By Tanya Dodd-Hise
Today could very well be the beginning of a new, long journey. Who knows. But I suppose any day of our lives could be a turning point for any of us that we just don’t know – until it happens.
Today was the day that I confirmed a fairly large mass in my left breast. Today was the day that I said it, out loud, to my wife and best friend. Today was the day that I had to stop denying what I felt in the shower twice last week.
I am moderately freaked out by this discovery. When I first felt it, in the shower at the gym, last week, I shrugged it off thinking it was all in my imagination. A couple of days later when I was showering after our Aqua Cardio class, I felt it again and again thought it was all in my mind, so I totally blew it off. It was this morning, when lying down for a nap with the baby, that I rolled over onto my hand and was awakened because I felt the mass against it. This, of course, prompted me to roll over and do a proper self-exam; and it was definitely NOT all in my mind. It is most definitely in my breast. I went into the bathroom to see if there were any noticeable differences to the shape; and was disappointed to see that there was. Great. This is really there, and I’m gonna have to do something about it.
Back to being freaked out. Oh my God. I have no health insurance. OK. So what am I going to do? I cannot be one of those people who don’t do anything because they don’t have insurance. There ARE resources. There IS help. Nor will I sit back and blame the president or other some such nonsense for the situation I am in. I don’t have insurance because self-employed folks pay really high rates for really high deductible insurance, which doesn’t help the little guys like me; plus the fact that my wife’s company refused to add me to her fantastic insurance plan simply because we are the same gender. Bastards. All of them.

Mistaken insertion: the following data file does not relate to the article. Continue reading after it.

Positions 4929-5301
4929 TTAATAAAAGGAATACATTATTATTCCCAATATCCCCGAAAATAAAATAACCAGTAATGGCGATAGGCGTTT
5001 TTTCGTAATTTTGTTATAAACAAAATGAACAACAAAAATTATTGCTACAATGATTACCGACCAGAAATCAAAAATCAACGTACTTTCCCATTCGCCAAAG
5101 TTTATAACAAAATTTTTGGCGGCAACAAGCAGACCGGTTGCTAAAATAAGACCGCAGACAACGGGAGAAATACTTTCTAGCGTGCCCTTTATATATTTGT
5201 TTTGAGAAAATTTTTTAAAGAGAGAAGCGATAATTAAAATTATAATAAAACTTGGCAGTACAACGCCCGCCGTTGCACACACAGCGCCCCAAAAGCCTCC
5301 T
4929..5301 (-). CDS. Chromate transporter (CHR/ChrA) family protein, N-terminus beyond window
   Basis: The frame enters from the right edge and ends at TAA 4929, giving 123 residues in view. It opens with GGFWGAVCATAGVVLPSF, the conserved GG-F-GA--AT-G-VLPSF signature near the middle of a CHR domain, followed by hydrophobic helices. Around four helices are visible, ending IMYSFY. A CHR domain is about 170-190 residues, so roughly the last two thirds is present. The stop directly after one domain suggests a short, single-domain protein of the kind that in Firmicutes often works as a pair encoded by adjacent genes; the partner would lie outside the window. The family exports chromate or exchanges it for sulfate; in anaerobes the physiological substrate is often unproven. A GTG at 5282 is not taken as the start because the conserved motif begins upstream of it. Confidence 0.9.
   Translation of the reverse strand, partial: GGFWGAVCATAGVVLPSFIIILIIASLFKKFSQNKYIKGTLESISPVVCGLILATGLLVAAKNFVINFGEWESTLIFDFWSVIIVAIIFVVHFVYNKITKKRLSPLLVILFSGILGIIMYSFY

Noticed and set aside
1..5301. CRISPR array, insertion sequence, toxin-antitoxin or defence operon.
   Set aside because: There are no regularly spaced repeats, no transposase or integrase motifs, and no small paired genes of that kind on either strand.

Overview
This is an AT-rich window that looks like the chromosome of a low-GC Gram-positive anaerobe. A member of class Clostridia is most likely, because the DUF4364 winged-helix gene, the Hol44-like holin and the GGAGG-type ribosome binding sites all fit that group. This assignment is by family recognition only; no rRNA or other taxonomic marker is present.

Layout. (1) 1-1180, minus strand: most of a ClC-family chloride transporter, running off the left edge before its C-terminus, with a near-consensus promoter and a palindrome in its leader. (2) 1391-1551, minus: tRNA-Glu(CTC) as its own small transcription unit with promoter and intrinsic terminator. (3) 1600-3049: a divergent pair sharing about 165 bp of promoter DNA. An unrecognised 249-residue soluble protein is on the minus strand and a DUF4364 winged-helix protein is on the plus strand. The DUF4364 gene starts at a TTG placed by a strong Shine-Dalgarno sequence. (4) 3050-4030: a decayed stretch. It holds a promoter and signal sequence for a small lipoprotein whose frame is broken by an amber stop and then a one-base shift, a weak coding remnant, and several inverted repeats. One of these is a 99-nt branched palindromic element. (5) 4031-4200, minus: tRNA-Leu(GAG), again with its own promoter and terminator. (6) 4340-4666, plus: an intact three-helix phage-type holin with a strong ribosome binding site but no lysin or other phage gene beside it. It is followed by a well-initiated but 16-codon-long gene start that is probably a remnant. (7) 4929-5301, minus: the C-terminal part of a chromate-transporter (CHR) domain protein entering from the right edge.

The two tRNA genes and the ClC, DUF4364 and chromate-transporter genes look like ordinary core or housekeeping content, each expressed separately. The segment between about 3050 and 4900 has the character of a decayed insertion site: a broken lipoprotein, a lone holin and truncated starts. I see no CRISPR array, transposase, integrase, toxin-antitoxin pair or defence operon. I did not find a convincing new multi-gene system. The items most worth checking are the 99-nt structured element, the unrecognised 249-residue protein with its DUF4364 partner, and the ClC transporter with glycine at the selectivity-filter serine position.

So I recalled that last time I went to my doctor, I grabbed a card that stated that they can refer patients who qualify for eleven dollar mammograms through their foundation; each test is funded by donors and grants. First I had to locate the card, and then I called the number. I got a recording the first time, and again the second time – so I left a message and waited for my call back. It was Friday afternoon around 2 PM when I left the message – no call back today. I hope to get a call on Monday and get it scheduled as soon as possible next week. The waiting is the worst part. All of the things that the imagination can put us through is what has been happening all day. Erikka says not to panic, but it’s very hard, given my family history with the boobies. I told her that I would be SO pissed if I have worked this hard over the past year to lose weight and get healthy for something like breast cancer to happen….only I didn’t say the C word.
All I have now to go on is a message left for an appointment that is yet to be made. That is my next step. I will go and have the mammogram done and see what they say. In 2008, at the age of 38, I found my first lump on the right side – and it was about the size of a pea. I went through the mammogram process, which led to further testing and sonograms, and ultimately being told that it was fibrous tissue. This one is different, and about four times as big; and the underside of my breast is flattened, kind of dimpled in. It scares me more.
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Originally published on The Seattle Lesbian
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